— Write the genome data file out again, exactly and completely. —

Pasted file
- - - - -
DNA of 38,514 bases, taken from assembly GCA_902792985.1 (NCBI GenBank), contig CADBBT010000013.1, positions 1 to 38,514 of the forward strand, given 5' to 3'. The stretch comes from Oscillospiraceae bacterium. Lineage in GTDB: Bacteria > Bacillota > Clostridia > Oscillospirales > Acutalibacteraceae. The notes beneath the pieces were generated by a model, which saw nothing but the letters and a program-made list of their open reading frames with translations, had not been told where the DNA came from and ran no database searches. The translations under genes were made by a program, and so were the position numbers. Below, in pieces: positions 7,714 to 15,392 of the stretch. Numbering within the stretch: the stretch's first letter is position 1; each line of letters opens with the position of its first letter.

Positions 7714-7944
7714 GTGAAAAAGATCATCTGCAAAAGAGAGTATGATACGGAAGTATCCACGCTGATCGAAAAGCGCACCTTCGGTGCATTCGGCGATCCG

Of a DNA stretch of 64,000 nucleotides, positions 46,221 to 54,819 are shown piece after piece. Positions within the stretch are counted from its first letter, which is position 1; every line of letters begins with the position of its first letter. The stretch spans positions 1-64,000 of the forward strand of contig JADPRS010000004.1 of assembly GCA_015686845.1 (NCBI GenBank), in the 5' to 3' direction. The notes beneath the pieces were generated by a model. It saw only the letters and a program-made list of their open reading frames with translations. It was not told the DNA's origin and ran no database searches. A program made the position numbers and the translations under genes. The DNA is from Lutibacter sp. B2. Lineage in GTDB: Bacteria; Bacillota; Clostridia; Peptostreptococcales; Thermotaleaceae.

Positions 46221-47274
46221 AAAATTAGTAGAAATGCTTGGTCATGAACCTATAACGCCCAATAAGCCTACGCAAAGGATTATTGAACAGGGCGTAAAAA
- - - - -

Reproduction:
DNA of 38,514 bases, taken from assembly GCA_902792985.1 (NCBI GenBank), contig CADBBT010000013.1, positions 1 to 38,514 of the forward strand, given 5' to 3'. The stretch comes from Oscillospiraceae bacterium. Lineage in GTDB: Bacteria > Bacillota > Clostridia > Oscillospirales > Acutalibacteraceae. The notes beneath the pieces were generated by a model, which saw nothing but the letters and a program-made list of their open reading frames with translations, had not been told where the DNA came from and ran no database searches. The translations under genes were made by a program, and so were the position numbers. Below, in pieces: positions 7,714 to 15,392 of the stretch. Numbering within the stretch: the stretch's first letter is position 1; each line of letters opens with the position of its first letter.

Positions 7714-7944
7714 GTGAAAAAGATCATCTGCAAAAGAGAGTATGATACGGAAGTATCCACGCTGATCGAAAAGCGCACCTTCGGTGCATTCGGCGATCCG

Of a DNA stretch of 64,000 nucleotides, positions 46,221 to 54,819 are shown piece after piece. Positions within the stretch are counted from its first letter, which is position 1; every line of letters begins with the position of its first letter. The stretch spans positions 1-64,000 of the forward strand of contig JADPRS010000004.1 of assembly GCA_015686845.1 (NCBI GenBank), in the 5' to 3' direction. The notes beneath the pieces were generated by a model. It saw only the letters and a program-made list of their open reading frames with translations. It was not told the DNA's origin and ran no database searches. A program made the position numbers and the translations under genes. The DNA is from Lutibacter sp. B2. Lineage in GTDB: Bacteria; Bacillota; Clostridia; Peptostreptococcales; Thermotaleaceae.

Positions 46221-47274
46221 AAAATTAGTAGAAATGCTTGGTCATGAACCTATAACGCCCAATAAGCCTACGCAAAGGATTATTGAACAGGGCGTAAAAA